In certain cases, however, care should be taken when using the LNA. This is due to the assumption that the fluctuations are Gaussian in nature. Problems can arise if the system is close to a boundary. For example, if the number of molecules for a particular species is very close to zero the probability distribution for the fluctuations becomes 'squashed' (which the LNA does not take into account), to satisfy the requirement that the probability to have a negative number of molecules present is zero. Boundaries can also arise due to conservation relations, which are discussed in the Methods section, as these add constraints to the system. When using the LNA in combination with one of the optimisation algorithms in COPASI, such systems near boundaries are sometimes found, especially when the user wishes to minimise a covariance, as we found when studying the p38 MAPK model. This is because the fluctuations can be very small when the system is close to a boundary, which can give the impression that the fluctuations of two different species are uncorrelated, which may not be the case away from the boundary. In these cases, adding constraints to the particle numbers (as we did when studying the p38 MAPK model) helps to keep the system away from these states. The current implementation of the LNA in COPASI is only able to consider models in which the reactions all occur within one compartment. As many biochemical models involve multiple compartments we hope to extend our work, so that in future it will be possible to use the LNA to study a wider range of models.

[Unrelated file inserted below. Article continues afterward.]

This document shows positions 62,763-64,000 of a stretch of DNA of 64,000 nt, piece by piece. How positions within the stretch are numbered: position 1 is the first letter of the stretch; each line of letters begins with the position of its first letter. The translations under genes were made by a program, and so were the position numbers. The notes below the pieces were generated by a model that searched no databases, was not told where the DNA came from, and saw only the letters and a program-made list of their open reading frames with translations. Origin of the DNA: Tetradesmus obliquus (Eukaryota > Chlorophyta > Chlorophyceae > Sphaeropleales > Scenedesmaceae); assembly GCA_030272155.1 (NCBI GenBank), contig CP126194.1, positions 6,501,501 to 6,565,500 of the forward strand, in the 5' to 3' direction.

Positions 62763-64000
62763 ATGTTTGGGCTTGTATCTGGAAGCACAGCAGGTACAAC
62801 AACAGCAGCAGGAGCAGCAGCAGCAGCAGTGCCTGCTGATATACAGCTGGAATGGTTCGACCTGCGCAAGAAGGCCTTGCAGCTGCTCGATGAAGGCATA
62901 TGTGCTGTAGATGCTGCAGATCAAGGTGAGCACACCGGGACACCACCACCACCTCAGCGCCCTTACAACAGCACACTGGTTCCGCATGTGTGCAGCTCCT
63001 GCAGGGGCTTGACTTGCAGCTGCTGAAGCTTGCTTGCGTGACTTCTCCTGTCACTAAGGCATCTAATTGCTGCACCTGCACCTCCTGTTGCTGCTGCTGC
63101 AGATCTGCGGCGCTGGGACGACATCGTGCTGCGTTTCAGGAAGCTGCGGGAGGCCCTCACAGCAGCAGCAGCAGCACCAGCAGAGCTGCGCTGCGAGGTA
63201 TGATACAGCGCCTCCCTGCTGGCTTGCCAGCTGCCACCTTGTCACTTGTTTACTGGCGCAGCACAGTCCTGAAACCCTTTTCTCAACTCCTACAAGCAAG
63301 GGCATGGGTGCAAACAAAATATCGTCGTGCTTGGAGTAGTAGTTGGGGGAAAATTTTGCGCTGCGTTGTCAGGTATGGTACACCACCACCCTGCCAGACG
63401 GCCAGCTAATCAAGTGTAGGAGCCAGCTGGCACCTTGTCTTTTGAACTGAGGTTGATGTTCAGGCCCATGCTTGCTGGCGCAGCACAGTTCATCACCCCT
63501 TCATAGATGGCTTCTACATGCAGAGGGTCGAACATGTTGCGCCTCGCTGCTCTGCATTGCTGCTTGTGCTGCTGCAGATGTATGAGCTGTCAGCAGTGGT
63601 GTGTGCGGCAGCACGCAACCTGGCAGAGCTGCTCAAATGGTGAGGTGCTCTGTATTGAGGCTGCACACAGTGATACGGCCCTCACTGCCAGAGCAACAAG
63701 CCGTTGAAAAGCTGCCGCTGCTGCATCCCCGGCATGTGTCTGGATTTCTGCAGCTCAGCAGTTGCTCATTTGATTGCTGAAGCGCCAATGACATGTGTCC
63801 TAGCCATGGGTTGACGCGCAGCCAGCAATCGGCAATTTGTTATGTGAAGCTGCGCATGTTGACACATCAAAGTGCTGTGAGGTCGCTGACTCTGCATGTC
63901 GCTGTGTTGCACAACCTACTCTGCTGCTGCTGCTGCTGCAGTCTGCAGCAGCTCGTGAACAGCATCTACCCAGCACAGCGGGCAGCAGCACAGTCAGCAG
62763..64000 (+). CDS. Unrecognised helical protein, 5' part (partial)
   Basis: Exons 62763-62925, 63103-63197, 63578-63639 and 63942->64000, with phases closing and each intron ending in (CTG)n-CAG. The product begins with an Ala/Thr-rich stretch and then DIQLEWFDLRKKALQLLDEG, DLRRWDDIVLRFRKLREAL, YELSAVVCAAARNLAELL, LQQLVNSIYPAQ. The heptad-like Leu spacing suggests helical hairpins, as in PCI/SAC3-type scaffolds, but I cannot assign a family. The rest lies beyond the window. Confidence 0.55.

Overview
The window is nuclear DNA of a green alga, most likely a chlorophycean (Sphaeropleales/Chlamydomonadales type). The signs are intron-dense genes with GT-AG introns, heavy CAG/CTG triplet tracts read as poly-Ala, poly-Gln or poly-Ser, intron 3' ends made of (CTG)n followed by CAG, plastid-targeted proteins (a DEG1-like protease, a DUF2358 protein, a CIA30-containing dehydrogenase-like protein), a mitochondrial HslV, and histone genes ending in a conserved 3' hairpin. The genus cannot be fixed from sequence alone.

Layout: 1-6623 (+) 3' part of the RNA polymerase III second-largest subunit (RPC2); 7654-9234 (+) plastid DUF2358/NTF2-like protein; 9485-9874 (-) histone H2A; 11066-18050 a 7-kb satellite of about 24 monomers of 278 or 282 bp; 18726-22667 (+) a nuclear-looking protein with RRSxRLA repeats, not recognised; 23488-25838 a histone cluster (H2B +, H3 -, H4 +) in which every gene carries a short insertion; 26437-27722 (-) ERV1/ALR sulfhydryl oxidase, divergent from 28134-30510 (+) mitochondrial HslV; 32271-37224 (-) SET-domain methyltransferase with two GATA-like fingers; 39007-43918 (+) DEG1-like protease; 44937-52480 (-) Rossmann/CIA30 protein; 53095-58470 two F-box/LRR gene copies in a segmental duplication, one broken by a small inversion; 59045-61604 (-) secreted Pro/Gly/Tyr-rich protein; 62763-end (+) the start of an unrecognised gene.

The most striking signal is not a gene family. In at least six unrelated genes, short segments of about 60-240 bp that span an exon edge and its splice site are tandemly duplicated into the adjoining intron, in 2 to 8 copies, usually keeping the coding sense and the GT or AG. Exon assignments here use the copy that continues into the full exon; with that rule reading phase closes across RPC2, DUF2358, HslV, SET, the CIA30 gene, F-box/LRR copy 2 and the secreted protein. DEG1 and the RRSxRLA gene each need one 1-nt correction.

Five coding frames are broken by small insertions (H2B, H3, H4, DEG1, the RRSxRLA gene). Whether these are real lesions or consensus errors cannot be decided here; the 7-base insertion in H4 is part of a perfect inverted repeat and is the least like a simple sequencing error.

Michaelis-Menten reaction mechanism
v1 = k1
S + E → SE
v2 = k2 · [S] · [E]
SE → S + E
v3 = k3 · [SE]
SE → P + E
v4 = k4 · [SE]
v5 = k5 · [P]
A substrate, S, is converted to a product, P, via an enzyme E. The substrate and enzyme form a complex, SE. A constant flux of S molecules is supplied to the system and P molecules are able to leave the system. In our notation above, Y1 = S, Y2 = E, Y3 = P and Y4 = SE. Also, r11 = 1, r21 = 0 and so on. The total number of enzyme molecules, i.e. the number of free enzyme molecules plus the enzyme molecules bound in a complex, is fixed. If the number of SE molecules decreases by one, the number of E molecules increases by one. This conservation relation means that there is only one independent variable here, not two. In general, if the system contains Λ conservation relations, then the dimension of the system can be reduced from to . It is necessary to reduce the size of the system in this way to facilitate the linear algebra to be done later. In the Michaelis-Menten system above, and Λ = 1, so K = 3.
(The ODEs for the species that have been eliminated can be found by using the conservation relations.) However, the large system size limit is inappropriate for many systems of interest, in particular when the molecular populations are low (and the volume is small, as in most cells), then the discrete nature of the molecules has important consequences. In these cases a stochastic description is required.
In all the investigations we will carry out in this paper, we will be interested in fluctuations about the stationary state. In terms of the deterministic dynamics Eq. (2), the solution x(t) will be replaced by its fixed point value x*, and so the A and B matrices will be independent of time.
The equation can be solved for C numerically by employing the Bartels-Stewart algorithm . Here, A is transformed to lower real Schur form and A T is transformed to real Schur form. This allows elements of the transformed matrix C to be solved for successively. The solution of C is found by reversing the original transformation. It is important that the conservation relations are used to reduce the dimension of the system before the Bartels-Stewart algorithm is applied. The matrices for the 'unreduced' system will contain linearly dependent columns or, equivalently, zero eigenvalues. When this is the case, the solution to the equation is no longer unique .